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I don't get how to proof this theorem:

Let $E/K$ be a field extension. If $\alpha$ is algebraic over K, then $K(\alpha ):K<\infty$.

I know that we can assume that there exists a nontrivial polynomial $f(X)$ with $f(\alpha)=0$. We didn't had the minimal polynomial in class yet. I would very much appreciate your help.

Best, KingDingeling

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The relation $$\alpha^n + \sum_{i=0}^{n-1} a_i \alpha^i = 0$$ shows that you can write all powers of $\alpha$ as linear cobinations of $\{ \alpha^i\}_{0 \le i \le n-1}$.

Proof by induction.

CASE $k=0, \dots , n-1$ is obvious. $\alpha^k$ is a linear combinations of $\{ \alpha^i\}_{0 \le i \le n-1}$.

CASE $k=n$. Follows from $\alpha^n =- \sum_{i=0}^{n-1} a_i \alpha^i $

INDUCTIVE STEP. For $k \ge n+1$ you have $$\alpha^k = \alpha \cdot \alpha^{k-1}$$ since $\alpha^{k-1}$ is a linear combinations of $\{ \alpha^i\}_{0 \le i \le n-1}$, you can write $$\alpha^{k-1} = \sum_{i=0}^{n-1} b_i \alpha^i$$ Thus $$\alpha^k = \alpha \cdot \alpha^{k-1} = \alpha \cdot \sum_{i=0}^{n-1} b_i \alpha^i = \sum_{i=0}^{n-1} b_i \alpha^{i+1} = \sum_{i=0}^{n-2} b_i \alpha^{i+1} + b_{n-1} \alpha^n = \sum_{i=0}^{n-2} b_i \alpha^{i+1} - b_{n-1} \sum_{i=0}^{n-1} a_i \alpha^i$$ is a linear combination of $\{ \alpha^i\}_{0 \le i \le n-1}$.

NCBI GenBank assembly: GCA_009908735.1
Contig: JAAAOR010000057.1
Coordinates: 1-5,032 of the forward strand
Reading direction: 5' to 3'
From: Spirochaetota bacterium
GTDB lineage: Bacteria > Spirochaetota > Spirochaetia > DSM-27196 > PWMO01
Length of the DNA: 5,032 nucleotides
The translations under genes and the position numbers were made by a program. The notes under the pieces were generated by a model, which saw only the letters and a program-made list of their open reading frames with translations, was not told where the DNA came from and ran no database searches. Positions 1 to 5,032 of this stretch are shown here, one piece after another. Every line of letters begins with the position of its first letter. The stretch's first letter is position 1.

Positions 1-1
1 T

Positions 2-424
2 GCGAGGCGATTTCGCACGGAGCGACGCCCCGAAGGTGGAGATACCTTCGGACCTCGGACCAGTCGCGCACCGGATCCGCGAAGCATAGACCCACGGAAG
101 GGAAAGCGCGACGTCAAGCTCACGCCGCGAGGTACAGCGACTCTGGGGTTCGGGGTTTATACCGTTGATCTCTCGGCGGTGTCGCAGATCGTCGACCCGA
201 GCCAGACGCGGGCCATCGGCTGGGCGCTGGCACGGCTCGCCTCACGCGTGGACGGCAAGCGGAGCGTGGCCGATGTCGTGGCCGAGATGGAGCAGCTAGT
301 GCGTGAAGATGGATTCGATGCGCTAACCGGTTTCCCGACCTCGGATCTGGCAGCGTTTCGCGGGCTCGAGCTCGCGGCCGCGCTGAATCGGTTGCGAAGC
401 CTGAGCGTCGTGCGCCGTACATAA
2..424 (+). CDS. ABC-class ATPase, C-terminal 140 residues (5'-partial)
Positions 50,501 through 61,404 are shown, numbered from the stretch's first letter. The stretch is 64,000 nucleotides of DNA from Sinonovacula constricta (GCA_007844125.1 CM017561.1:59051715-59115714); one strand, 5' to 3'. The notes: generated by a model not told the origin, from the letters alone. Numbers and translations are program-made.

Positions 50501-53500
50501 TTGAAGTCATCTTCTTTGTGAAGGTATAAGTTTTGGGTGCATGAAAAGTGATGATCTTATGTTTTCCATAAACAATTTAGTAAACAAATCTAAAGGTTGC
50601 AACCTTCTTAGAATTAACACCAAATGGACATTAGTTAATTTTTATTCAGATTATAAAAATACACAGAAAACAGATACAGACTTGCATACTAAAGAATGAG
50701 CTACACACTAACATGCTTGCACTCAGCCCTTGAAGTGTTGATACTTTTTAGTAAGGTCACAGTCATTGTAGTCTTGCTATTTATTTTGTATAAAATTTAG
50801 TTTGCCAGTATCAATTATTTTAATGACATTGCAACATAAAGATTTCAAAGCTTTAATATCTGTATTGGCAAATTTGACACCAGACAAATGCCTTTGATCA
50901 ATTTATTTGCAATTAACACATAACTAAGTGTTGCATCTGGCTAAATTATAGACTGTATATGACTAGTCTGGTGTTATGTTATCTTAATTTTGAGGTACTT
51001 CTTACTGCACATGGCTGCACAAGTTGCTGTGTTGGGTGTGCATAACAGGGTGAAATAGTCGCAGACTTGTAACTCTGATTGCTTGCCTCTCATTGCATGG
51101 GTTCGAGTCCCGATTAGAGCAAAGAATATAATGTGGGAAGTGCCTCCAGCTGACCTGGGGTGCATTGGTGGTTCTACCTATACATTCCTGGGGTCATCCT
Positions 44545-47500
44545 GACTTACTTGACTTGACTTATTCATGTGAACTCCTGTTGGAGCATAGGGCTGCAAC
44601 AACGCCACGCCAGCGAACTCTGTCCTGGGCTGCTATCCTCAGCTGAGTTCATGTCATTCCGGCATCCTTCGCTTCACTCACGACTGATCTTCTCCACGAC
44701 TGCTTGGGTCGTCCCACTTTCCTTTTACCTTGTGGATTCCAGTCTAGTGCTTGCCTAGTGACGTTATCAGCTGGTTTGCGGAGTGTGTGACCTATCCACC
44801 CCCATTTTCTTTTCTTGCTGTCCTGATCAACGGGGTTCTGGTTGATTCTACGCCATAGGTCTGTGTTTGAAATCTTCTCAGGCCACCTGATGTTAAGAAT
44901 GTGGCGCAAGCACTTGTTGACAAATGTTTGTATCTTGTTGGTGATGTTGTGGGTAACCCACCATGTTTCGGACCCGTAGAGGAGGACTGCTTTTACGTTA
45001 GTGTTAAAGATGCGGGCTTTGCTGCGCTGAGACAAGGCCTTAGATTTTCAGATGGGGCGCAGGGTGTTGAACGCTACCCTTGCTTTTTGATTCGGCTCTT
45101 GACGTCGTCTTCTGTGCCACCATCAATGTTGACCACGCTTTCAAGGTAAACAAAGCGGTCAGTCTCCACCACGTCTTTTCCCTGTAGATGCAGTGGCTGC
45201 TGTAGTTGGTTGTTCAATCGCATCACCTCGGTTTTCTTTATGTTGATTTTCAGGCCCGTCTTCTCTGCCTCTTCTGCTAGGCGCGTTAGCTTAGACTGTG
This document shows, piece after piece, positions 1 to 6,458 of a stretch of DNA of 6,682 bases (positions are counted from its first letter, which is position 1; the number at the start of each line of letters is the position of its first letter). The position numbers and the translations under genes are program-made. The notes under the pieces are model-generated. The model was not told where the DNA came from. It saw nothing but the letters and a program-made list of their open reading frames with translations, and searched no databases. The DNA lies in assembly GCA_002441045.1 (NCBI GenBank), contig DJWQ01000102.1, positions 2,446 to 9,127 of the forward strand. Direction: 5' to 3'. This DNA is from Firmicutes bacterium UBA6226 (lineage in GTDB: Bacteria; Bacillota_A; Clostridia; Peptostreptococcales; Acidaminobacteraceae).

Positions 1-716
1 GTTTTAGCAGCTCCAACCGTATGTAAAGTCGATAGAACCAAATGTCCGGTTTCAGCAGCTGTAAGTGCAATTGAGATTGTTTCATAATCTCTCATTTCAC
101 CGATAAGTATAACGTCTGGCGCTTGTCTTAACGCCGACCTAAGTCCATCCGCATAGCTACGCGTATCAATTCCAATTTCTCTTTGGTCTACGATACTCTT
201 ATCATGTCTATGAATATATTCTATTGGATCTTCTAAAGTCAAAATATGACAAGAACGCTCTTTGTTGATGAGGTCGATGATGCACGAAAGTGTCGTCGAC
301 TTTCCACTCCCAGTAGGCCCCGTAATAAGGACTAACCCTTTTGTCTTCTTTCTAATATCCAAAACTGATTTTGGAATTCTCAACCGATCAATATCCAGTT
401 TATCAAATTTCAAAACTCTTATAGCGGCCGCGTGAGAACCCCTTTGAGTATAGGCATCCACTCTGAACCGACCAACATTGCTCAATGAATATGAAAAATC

This concludes the proof.

WHAT DOES THIS MEAN: Since $$K( \alpha) = \{ \sum_j a_j \alpha^j : a_j \in K \}$$ it shows that $K( \alpha)$ is generated by $\{ \alpha^i\}_{0 \le i \le n-1}$, i.e. it is finitely generated.

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  • $\begingroup$ Thank you taking the time and help with the problem! :) $\endgroup$ – KingDingeling Dec 30 '18 at 13:46

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